|Dr Sandeep Pandey, Vallabh bhai,|
and volunteers cleaning
Ganga in Varanasi
As the parliamentarians’ debate has brought focus on agricultural crisis, we review major flaws in the new Land Acquisition Bill (2015 Bill) that the government is trying hard to push, and what it could possibly do to correct them.
The 2015 Bill is fraught with several clauses that are outright anti-farmer. The major anti-farmer changes that it makes as compared to the 2013 Land Acquisition Act are:
- (i) The condition of taking consent of 80% and 70% of affected land losers in case of private projects and PPP projects respectively has been removed for projects belonging to five areas – industrial corridors, PPP projects (excluding private hospitals and colleges), rural infrastructure, defence and defence production, and affordable housing – in which practically any private project can be included;
- (ii) Social Impact Assessment too has been exempted for projects in those five areas;
- (iii) The prescription to limit and avoid multi-crop land for industrial acquisition has been removed, compromising India’s food security;
- (iv) If an offence is committed by a government official or the head of a department in a land acquisition process, no citizen can file FIR or go to court for the official’s prosecution without prior sanction of the government.
One positive step in the 2015 Bill is the inclusion of all sixteen Acts under the higher compensation scheme in which previously only three Acts were covered. However, removing the consent and social
impact assessment clauses renders this step insignificant as one of the purposes of impact assessment was to identify the affected people and estimate the extent of damage for compensation.
Even though the 2013 Act had many shortcomings, it was a small democratic step towards recognizing farmers’ right over their land and giving them a negotiating space with respect to other agencies acquiring land such as private businesses and governments. The shortcomings needed to be removed by making the Act even more democratic. However, this government has reversed those small democratic gains of the 2013 Act in the name of facilitating private industries and ‘Make in India’.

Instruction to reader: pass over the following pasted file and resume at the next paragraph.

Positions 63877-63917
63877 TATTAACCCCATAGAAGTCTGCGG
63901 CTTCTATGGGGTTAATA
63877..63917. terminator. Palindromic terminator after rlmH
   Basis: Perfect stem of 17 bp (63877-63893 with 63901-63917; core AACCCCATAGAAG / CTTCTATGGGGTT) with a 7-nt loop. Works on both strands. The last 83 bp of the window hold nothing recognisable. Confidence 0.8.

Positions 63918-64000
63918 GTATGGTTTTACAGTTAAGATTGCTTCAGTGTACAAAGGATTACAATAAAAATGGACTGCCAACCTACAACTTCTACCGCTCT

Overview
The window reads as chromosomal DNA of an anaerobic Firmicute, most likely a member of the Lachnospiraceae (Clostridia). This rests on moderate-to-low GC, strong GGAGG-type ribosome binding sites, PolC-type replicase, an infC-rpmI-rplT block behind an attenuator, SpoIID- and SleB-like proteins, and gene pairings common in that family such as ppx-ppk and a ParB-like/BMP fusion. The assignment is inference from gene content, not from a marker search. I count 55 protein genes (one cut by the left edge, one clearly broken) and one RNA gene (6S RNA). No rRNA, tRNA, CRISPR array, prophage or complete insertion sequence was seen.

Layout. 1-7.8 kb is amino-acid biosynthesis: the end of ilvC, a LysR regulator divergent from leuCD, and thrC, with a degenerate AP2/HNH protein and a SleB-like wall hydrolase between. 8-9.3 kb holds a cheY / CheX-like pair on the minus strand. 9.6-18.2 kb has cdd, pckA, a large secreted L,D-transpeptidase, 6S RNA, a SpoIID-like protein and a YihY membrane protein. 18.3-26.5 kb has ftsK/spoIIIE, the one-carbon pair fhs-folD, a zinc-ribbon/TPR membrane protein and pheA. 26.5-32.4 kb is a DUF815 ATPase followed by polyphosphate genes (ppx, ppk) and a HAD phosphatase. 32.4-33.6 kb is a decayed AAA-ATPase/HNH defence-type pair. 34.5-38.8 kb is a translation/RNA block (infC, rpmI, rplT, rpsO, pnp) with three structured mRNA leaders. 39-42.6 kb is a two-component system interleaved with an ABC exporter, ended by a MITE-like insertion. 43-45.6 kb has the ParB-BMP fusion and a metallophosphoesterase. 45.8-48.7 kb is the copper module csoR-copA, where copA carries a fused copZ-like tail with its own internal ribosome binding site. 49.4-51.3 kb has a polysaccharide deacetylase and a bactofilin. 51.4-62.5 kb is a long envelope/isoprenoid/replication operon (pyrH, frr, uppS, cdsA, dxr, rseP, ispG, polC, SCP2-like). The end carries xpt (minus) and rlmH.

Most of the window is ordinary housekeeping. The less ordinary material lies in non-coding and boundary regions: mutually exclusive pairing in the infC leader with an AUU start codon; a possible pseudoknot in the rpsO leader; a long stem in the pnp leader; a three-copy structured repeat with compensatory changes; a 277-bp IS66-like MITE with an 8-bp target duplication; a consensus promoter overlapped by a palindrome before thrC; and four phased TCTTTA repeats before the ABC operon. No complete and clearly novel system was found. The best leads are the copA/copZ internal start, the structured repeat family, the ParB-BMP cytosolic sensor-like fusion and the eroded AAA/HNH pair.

Why is the 2015 Land Bill undemocratic and anti-farmer?
By legalizing forcible acquisition of all kinds of farmlands for industrial corridors and PPP projects without taking landowners’ consent, without carrying out impact assessment, and mandating citizens to seek government’s permission before lodging complaints of wrongdoing, the 2015 Bill in effect envisages the government to act as a dictator working on behalf of private industry.
The government, in pushing this Bill, makes a bizarre assumption that private industry’s growth at the cost of farmers’ well-being is in national interest. It views farmers as intransigent stakeholders who are a roadblock to country’s progress. It presumes that farmers typically have irrational and ulterior motive when they object to acquisition of their land for private industry despite being given compensation. At the same time it places faith on private businesses of typically having rational and trustworthy motive when they wish to acquire farmlands. Therefore, the government and supporters of its Land Bill equate private industry’s interest to national interest and see farmers and their supporters who raise concern as villains in India’s growth story. They try to describe those opposing the 2015 Bill as either acting against national interest or being trouble-monger anarchists.